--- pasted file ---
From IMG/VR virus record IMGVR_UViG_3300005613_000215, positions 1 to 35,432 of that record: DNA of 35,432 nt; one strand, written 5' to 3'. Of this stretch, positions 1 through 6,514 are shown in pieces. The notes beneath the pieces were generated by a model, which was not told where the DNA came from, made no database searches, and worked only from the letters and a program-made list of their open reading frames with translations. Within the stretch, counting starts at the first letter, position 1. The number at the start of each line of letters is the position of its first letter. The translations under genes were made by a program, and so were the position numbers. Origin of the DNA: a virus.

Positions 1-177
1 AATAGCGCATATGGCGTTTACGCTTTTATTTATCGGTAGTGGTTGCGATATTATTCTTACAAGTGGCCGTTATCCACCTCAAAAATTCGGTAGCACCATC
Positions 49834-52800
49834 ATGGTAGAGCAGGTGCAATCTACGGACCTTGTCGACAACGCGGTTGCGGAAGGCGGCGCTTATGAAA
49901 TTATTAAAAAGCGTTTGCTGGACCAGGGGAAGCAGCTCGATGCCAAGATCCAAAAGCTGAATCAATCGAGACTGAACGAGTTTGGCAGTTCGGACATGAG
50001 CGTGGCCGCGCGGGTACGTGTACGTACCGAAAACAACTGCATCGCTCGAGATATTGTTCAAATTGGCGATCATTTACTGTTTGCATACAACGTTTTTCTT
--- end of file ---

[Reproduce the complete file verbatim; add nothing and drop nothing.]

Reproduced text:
From IMG/VR virus record IMGVR_UViG_3300005613_000215, positions 1 to 35,432 of that record: DNA of 35,432 nt; one strand, written 5' to 3'. Of this stretch, positions 1 through 6,514 are shown in pieces. The notes beneath the pieces were generated by a model, which was not told where the DNA came from, made no database searches, and worked only from the letters and a program-made list of their open reading frames with translations. Within the stretch, counting starts at the first letter, position 1. The number at the start of each line of letters is the position of its first letter. The translations under genes were made by a program, and so were the position numbers. Origin of the DNA: a virus.

Positions 1-177
1 AATAGCGCATATGGCGTTTACGCTTTTATTTATCGGTAGTGGTTGCGATATTATTCTTACAAGTGGCCGTTATCCACCTCAAAAATTCGGTAGCACCATC
Positions 49834-52800
49834 ATGGTAGAGCAGGTGCAATCTACGGACCTTGTCGACAACGCGGTTGCGGAAGGCGGCGCTTATGAAA
49901 TTATTAAAAAGCGTTTGCTGGACCAGGGGAAGCAGCTCGATGCCAAGATCCAAAAGCTGAATCAATCGAGACTGAACGAGTTTGGCAGTTCGGACATGAG
50001 CGTGGCCGCGCGGGTACGTGTACGTACCGAAAACAACTGCATCGCTCGAGATATTGTTCAAATTGGCGATCATTTACTGTTTGCATACAACGTTTTTCTT